Balmoral Highlanders

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Balmoral Highlanders  Click on the tune title to see or modify Balmoral Highlanders's annotations. If the link is red you can create them using the form provided.Browse Properties <br/>Browse/:Balmoral Highlanders
 Theme code Index    1155 7bL7bL15
 Also known as    
 Composer/Core Source    Angus MacKay
 Region    Canada, Ireland, Scotland
 Genre/Style    Cape Breton/PEI, Irish, Pipe, Scottish
 Meter/Rhythm    Highland, March/Marche
 Key/Tonic of    A
 Accidental    2 sharps
 Mode    Mixolydian
 Time signature    2/4
 History    IRELAND(Ulster), CANADA(Maritimes/English)
 Structure    AB
 Editor/Compiler    J. Scott Skinner
 Book/Manuscript title    Harp and Claymore
 Tune and/or Page number    p. 39
 Year of publication/Date of MS    1904
 Artist    Maurice Bradley
 Title of recording    Fiddle Music of Donegal vol. 2 (The)
 Record label/Catalogue nr.    Cairdeas CNF 002
 Year recorded    
 Media    
 Score   ()   


BALMORAL HIGHLANDERS. Scottish, March (2/4 time). A Mixolydian. AB (Skinner): AABBCCDD (Martin). The melody, composed by Highland Piper Angus Mackay of Raasay, was included in one of J. Scott Skinner's concert sets (1921) called "Warblings From the Hills." Mackay's father, John MacKay of Raasay, had been among the last of the pupils at the famous ancient piping college of the MacCrimmons at Boreraig. The younger Mackay wrote, while still in his early twenties, a book called A Collection of Ancient Piobaireachd, or Highland Pipe Music; a piper's bible for many decades after its appearance in 1838. Skinner (1904) calls him the 'late' Angus MacKay, and notes he was the "Queen's Piper." "Balmoral Highlanders" was originally composed in six parts, although fiddle versions usually only have four (Martin, 2002). The word Balmoral is said to mean "the house of the laird," the root being the Gaelic baile, a homestead or, later, village (Matthews, 1972) {see note on "Balmoral Castle (1)" for more on Balmoral}. Paul Stewart Cranford says the first Cape Breton fiddler to record the tune was Jimmy MacLellan. Influential County Donegal fiddler John Doherty played it as a Highland, the piece being a mix of tunes he called "Angus Mackay's" and James Scott Skinner's "Queen's Welcome to Invercauld (The)."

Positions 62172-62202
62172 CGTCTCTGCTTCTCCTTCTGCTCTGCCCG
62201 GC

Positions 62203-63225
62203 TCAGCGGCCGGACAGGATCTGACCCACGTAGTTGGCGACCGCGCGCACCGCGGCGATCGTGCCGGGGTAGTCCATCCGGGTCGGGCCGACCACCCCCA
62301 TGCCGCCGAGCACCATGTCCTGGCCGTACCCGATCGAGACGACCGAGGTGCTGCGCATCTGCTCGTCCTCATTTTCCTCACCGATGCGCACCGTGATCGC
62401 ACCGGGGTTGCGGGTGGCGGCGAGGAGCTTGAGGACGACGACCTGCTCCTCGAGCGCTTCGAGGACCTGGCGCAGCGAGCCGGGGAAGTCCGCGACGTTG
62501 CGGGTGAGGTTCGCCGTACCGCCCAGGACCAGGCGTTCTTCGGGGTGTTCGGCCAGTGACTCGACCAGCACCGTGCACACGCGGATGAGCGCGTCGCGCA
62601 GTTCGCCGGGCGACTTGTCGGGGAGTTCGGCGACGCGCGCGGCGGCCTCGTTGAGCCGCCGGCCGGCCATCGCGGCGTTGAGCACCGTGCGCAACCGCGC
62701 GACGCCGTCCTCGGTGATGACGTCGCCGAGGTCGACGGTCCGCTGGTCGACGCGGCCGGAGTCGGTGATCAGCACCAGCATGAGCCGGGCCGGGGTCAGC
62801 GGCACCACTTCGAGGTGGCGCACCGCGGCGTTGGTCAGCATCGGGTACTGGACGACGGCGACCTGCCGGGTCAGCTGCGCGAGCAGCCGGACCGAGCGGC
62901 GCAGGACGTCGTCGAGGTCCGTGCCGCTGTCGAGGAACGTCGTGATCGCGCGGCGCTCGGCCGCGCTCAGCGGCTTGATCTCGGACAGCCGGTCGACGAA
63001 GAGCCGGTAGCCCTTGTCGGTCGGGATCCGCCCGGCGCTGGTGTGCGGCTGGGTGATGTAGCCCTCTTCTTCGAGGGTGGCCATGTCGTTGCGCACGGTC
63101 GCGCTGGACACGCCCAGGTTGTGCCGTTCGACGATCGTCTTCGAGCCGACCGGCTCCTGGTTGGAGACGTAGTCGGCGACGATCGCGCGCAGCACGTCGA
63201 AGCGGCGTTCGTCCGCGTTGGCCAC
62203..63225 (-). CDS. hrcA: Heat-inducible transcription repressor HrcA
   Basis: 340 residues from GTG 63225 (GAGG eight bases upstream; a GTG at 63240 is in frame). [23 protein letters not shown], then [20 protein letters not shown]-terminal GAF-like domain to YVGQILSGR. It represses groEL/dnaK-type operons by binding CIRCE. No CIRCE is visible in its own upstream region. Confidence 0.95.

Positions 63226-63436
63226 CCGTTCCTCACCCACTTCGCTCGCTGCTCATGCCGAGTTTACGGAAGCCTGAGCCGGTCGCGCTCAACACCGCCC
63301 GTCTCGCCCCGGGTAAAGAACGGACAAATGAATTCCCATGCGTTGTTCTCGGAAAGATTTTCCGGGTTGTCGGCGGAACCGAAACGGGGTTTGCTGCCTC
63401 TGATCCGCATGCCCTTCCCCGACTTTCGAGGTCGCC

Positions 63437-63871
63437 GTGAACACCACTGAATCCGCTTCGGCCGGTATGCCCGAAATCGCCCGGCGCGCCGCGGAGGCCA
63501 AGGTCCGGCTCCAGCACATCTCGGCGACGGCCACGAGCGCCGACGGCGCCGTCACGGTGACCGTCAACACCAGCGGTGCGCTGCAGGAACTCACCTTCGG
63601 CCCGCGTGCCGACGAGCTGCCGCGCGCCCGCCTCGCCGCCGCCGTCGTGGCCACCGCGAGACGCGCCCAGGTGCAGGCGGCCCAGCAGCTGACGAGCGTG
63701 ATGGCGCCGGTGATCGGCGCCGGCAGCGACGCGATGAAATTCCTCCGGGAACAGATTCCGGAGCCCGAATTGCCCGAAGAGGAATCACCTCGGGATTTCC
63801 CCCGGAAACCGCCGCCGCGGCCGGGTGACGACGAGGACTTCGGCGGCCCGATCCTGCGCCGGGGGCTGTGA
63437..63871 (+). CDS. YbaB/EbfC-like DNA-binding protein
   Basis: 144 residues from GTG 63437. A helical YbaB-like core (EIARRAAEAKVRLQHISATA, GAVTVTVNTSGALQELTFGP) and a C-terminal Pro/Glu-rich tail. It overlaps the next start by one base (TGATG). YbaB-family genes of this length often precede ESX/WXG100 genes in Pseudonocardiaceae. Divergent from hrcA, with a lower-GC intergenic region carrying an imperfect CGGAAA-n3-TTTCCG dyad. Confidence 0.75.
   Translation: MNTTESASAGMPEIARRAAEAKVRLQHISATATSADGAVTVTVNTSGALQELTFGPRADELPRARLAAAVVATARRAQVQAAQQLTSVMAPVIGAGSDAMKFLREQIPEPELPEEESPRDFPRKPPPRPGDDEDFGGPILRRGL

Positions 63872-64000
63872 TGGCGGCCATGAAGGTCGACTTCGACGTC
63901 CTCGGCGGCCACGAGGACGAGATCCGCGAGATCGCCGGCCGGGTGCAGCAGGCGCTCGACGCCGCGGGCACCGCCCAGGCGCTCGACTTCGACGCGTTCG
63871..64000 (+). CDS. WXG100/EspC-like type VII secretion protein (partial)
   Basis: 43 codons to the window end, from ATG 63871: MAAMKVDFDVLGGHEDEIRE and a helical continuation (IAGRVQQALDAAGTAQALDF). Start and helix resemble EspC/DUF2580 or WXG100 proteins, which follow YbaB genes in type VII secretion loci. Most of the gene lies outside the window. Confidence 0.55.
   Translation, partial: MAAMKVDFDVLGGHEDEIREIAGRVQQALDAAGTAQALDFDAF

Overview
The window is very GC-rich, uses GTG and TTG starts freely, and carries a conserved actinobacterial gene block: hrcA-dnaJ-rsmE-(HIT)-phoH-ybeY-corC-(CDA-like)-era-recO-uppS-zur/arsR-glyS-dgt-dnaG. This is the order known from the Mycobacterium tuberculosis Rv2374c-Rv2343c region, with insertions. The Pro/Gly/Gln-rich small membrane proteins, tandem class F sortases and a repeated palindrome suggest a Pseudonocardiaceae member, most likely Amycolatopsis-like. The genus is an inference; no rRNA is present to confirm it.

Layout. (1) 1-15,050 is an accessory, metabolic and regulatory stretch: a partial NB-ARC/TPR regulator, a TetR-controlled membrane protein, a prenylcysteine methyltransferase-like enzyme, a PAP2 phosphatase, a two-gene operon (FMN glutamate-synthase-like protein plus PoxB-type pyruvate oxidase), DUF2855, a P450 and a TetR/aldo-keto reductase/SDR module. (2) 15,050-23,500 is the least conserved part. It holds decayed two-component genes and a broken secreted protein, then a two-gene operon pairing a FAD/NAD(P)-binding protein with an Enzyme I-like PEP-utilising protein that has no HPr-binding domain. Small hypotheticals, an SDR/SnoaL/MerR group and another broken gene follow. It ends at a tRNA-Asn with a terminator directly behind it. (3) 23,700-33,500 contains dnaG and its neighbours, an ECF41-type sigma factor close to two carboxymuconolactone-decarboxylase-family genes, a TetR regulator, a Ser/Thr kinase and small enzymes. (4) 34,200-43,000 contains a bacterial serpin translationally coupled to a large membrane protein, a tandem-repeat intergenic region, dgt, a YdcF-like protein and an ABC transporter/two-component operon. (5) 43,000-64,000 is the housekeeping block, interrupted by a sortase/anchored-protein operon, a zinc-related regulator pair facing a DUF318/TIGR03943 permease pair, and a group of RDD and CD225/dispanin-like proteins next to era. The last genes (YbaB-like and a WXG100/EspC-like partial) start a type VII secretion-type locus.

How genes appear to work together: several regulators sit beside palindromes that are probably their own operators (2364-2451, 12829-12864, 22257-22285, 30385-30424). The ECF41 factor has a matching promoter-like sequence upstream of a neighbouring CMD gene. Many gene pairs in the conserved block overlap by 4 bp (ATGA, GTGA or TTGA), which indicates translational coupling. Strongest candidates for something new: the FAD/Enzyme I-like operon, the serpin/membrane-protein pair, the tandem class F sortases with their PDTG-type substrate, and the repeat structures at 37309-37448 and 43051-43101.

Printed sources: Martin (Ceol na Fidhle), vol. 1, 1991; pg. 37. Martin (Traditional Scottish Fiddling), 2002; pg. 13. Skinner (Harp and Claymore), 1904; pg. 39 (includes variation sets).

Recorded sources: Cairdeas CNF 002, Maurice Bradley (Co. Derry) - "The Fiddle Music of Donegal, vol. 2." Cló Iar Chonnachta CICD 165, John Wynne & John McEvoy - "Pride of the West" (2007). Rounder CD 11661-7033-2, Natalie MacMaster - "My Roots are Showing" (2000).

See also listing at:
Alan Snyder's Cape Breton Fiddle Recording Index[1]

X:1
%
T:Balmoral Highlanders, The
M:2/4
L:1/8
R:Pipe March
Q:112
C:Angus MacKay
S:Skinner - Harp and Claymore (1904)
Z:AK/Fiddler's Companion
K:A Mix
e/c/ | A/e/c/e/ A/e/c/e/ | e/A/f/A/ ({f}e)d/B/ | G/d/B/d/ G/d/B/d/ | G/A/B/c/ d/B/e/c/ | 
A/e/c/e/ A/e/c/e/ | e/A/f/A/ ({f}e)d/c/ | B/d/G/B/ g/f/e/d/ | ({d}cAA ||
e/d/ | c/e/({g}a) c/e/({g}a) | c/e/({g}a/)f/ ({f}e)d/c/ | B/<B/g B/<B/g | B/<B/g a/g/f/d/ | 
e/e/a/f/ g/e/a/f/ | g/e/f/d/ e/a/c/A/ | B/d/G/B/ g/f/e/d/ | ({d}c)AA |]